Republican lawmakers and a legal scholar want the Biden administration to preserve a Trump-era policy that led the Justice Department to block a popular settlement tool in environmental enforcement cases.
Attorney General nominee Judge Merrick Garland was noncommittal on the idea during testimony at his nomination hearing yesterday.
During expert testimony on Garland's nomination, Sen. John Cornyn (R-Texas) praised a 2017 memo by former Attorney General Jeff Sessions prohibiting settlement payments to nongovernmental third parties.
"It strikes me as a little odd and highly problematic that we would let the Department of Justice pick and choose their favorite charities or political causes, even perhaps at expense of making the victim whole," Cornyn said today during the Senate Judiciary Committee's two-day hearing on Garland.
The Sessions memo served as the basis for a decision last year by DOJ's Environment and Natural Resources Division to eliminate its use of a legal tool that allowed polluters to carry out EPA-approved projects in exchange for smaller fines.
In one of her first actions as acting assistant attorney general at ENRD, Jean Williams issued a memo earlier this month reversing the Trump administration's ban on the tool, known as supplemental environmental projects, or SEPs (Greenwire, Feb. 5).
Garland said yesterday that he was unsure whether he would undo Sessions' policy, in response to questioning from Sen. Marsha Blackburn (R-Tenn.).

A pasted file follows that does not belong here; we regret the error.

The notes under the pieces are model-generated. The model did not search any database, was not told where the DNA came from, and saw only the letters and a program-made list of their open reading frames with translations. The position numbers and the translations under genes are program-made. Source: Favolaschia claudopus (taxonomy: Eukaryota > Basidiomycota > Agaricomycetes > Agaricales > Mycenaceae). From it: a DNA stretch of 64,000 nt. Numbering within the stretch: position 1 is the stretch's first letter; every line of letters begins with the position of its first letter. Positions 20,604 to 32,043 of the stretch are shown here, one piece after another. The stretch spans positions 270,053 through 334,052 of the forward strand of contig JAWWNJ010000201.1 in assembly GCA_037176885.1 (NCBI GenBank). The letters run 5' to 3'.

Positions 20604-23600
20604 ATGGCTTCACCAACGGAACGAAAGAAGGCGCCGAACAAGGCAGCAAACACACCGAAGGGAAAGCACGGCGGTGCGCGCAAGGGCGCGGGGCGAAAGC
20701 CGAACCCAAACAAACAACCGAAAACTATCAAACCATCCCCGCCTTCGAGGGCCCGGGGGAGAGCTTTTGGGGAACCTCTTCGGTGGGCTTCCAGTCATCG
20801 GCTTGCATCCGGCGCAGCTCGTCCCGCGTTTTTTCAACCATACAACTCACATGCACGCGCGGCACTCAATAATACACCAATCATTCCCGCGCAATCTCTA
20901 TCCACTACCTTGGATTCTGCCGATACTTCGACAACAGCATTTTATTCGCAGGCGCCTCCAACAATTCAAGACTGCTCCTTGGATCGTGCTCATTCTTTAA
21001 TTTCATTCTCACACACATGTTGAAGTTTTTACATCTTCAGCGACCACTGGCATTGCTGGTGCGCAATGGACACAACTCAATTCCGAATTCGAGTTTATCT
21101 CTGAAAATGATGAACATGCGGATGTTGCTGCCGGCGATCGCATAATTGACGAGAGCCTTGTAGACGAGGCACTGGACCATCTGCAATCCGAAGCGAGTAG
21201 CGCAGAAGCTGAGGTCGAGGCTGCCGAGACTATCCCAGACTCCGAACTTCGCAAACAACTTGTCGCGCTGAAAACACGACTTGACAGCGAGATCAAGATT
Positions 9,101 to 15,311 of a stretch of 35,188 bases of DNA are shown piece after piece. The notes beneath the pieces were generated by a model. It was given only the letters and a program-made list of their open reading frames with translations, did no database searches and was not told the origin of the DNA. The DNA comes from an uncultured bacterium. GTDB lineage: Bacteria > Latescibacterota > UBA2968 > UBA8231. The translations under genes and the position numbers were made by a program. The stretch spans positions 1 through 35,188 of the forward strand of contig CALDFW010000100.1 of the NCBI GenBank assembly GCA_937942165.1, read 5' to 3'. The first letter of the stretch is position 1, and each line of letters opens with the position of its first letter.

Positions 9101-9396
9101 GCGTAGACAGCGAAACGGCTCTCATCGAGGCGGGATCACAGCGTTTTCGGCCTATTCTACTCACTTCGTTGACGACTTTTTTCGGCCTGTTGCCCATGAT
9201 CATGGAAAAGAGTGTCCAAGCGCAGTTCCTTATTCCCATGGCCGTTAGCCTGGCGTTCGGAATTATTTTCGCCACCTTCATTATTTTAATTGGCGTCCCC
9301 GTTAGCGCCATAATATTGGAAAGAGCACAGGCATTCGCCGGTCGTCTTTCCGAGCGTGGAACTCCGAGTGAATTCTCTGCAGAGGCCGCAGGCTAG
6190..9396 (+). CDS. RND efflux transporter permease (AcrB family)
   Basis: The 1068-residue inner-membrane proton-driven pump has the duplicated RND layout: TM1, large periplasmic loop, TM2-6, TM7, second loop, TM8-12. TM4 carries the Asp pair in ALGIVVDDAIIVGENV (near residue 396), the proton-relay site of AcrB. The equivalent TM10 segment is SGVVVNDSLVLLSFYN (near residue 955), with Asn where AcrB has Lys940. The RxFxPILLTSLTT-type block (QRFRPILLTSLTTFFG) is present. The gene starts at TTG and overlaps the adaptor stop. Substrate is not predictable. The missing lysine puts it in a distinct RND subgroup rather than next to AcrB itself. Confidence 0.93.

"I find it really interesting that they would choose to have that money go to these outside groups instead of to victims or to the U.S. Treasury," Blackburn said, citing her concerns about third-party payments to groups like La Raza and the Urban League.
"So do you plan on reinstating that policy, and how would you justify reinstating that policy?" she asked.
Garland responded that he didn't have "any plan, one way or the other."
"I don't know very much at all about the policy, and it would be something I would have to consider if I'm confirmed," he said. "I'd have to hear the arguments on both sides of why the policy obviously started and also why it was rescinded."
SEPs were not mentioned during today's discussion in the Judiciary Committee.
But on the subject of Sessions' 2017 memo, Josh Blackman, a professor at South Texas College of Law who was called to testify on Garland's nomination, said there is a "constitutional problem" with third-party settlements that could serve as an "end run" around congressional appropriations.
"AG Garland should maintain this policy," Blackman told the committee.
Jeffrey Bossert Clark, DOJ's environment chief under President Trump, made similar constitutional arguments against SEPs.
Clark's move to eliminate the tool puzzled environmental groups, former government officials and industry interests alike, as SEPs were widely popular with all parties involved in settlement negotiations.
Garland, who is currently serving as a judge on the U.S. Court of Appeals for the District of Columbia Circuit, is widely expected to receive bipartisan Senate support for his confirmation as attorney general (E&E Daily, Feb. 23).
Biden has not selected a permanent leader for DOJ's environment division.
The Judiciary Committee is slated to vote on Garland's nomination Monday. His nomination will then be subject to a vote by the full Senate.
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